Estimated reading time: 4 minutes
Summer pruning seems to create a lot of confusion.
We reckon that rather than get caught up with figuring out the perfect time to prune, it’s easier to remember the mantra that there’s no “right” or “wrong”, there’s just cuts and consequences.
This approach takes the pressure off so you can feel like you can have a go, which is when the real learning starts.
How will your trees respond if you prune them in summer?
Pruning your tree in summer tends to result in a smaller growth response from the tree.
On the other hand, pruning your fruit tree while it’s dormant in winter is more likely to encourage the tree to grow strongly in response.
Once you understand those principles, it becomes obvious that pruning in summer might suit a really big tree that you’re trying to renovate, for example.
Whereas winter is clearly the best time to prune young trees that you want to encourage to grow big and strong (and then become fruitful) as quickly as possible.
Do pruning “rules” work?
We’re not big fans of rules when it comes to pruning — we find they actually confuse people. Rules can also lead to inexperienced pruners making cuts that can have less than ideal consequences.
It’s much better to understand the principles behind pruning. Then you can fall back on them to make up your mind about when to prune.
Our Foolproof 7-step pruning method is based on 10 pruning principles, but the two that are most relevant here are #3: prune in winter to encourage growth, and #4: trim your trees in summer to slow growth.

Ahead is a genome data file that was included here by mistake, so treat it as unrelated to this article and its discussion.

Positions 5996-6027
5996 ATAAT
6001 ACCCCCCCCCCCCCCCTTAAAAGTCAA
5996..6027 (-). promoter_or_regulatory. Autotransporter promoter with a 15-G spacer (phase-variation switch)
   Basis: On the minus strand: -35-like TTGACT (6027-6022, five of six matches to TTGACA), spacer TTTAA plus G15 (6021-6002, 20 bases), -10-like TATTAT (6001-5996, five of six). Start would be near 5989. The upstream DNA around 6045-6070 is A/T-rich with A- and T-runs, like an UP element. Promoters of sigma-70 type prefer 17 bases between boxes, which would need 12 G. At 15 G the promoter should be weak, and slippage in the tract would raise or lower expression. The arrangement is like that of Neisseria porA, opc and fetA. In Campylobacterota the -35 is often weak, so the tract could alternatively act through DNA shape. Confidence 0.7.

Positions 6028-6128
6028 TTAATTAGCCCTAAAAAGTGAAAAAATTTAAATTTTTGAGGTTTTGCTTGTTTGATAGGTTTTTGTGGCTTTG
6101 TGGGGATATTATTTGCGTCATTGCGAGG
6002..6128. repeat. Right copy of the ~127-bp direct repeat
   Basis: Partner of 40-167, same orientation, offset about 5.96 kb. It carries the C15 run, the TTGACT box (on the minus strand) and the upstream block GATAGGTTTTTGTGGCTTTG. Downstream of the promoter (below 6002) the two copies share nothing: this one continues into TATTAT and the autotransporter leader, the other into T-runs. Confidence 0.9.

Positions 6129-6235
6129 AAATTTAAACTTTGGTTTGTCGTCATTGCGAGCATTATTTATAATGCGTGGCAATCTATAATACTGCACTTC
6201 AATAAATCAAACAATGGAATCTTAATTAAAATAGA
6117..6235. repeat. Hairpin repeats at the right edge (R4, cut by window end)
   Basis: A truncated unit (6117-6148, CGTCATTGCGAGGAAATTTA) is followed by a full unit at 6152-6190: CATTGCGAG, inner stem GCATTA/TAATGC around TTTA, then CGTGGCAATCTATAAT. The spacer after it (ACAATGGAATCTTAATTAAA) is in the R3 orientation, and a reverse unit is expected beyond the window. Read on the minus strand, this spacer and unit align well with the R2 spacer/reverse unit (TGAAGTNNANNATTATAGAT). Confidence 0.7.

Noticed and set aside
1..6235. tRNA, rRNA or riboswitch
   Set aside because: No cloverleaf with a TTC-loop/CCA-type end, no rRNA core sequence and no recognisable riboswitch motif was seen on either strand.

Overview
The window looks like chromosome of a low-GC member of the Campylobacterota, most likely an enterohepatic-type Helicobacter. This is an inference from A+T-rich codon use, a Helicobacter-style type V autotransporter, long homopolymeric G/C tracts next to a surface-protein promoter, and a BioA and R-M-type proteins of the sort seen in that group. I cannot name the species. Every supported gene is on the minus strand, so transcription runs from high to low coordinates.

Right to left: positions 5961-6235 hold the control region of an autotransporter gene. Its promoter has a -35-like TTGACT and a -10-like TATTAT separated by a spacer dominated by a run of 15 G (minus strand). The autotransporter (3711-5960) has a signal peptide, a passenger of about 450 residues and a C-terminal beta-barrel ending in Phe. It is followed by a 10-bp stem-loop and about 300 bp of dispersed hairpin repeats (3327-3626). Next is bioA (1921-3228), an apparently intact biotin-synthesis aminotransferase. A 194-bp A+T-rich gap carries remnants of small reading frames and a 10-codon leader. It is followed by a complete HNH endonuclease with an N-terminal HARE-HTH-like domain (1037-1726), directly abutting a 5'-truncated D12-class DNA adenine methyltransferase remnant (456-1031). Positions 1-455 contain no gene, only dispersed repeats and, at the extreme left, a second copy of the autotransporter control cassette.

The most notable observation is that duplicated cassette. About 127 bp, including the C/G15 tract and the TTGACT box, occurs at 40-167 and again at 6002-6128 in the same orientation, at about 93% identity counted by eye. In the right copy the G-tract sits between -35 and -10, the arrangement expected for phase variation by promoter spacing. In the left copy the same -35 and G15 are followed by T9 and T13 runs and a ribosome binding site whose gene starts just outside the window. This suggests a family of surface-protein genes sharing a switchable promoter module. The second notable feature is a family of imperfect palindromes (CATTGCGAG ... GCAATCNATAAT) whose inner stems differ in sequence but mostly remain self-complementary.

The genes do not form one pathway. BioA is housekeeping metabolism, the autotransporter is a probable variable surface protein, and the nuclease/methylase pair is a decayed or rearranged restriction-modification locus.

Without getting too deeply into the physiological reasons behind these principles in this blog, you can use them to have a think about when you might want to either encourage vigour (i.e. vegetative growth) in your tree and when you might want to slow growth down a bit.
And remember, they’re just principles — they just tell you what’s more likely to happen. There’s very few definites in the wonderful world of fruit growing!
Summer pruning pros and cons
Some other things to think about in deciding whether to prune in summer are:
- disease — pruning in warm weather helps the cuts to heal quickly and reduce the introduction or spread of disease,
- fruit quality — reducing leaf canopy with summer pruning can reduce the size and sugar content of the fruit,
- fruit colour — less leaves allows better sun penetration to the tree and higher coloured fruit,
- sunburn — a bushy leaf canopy can provide protection to vulnerable fruit,
- root health — summer pruning can reduce root growth in a tree,
- ease of pruning — it’s much easier to see what you’re doing in winter when there are no leaves on the tree.
So for example, pruning a fruit tree in summer while it still has fruit can have a very different outcome to pruning it after harvest.
So rather than stressing too much about when is the right time to prune, just remember that it doesn’t really matter.
You’ll just get different consequences from doing it at different times of year.
And what a great way to learn!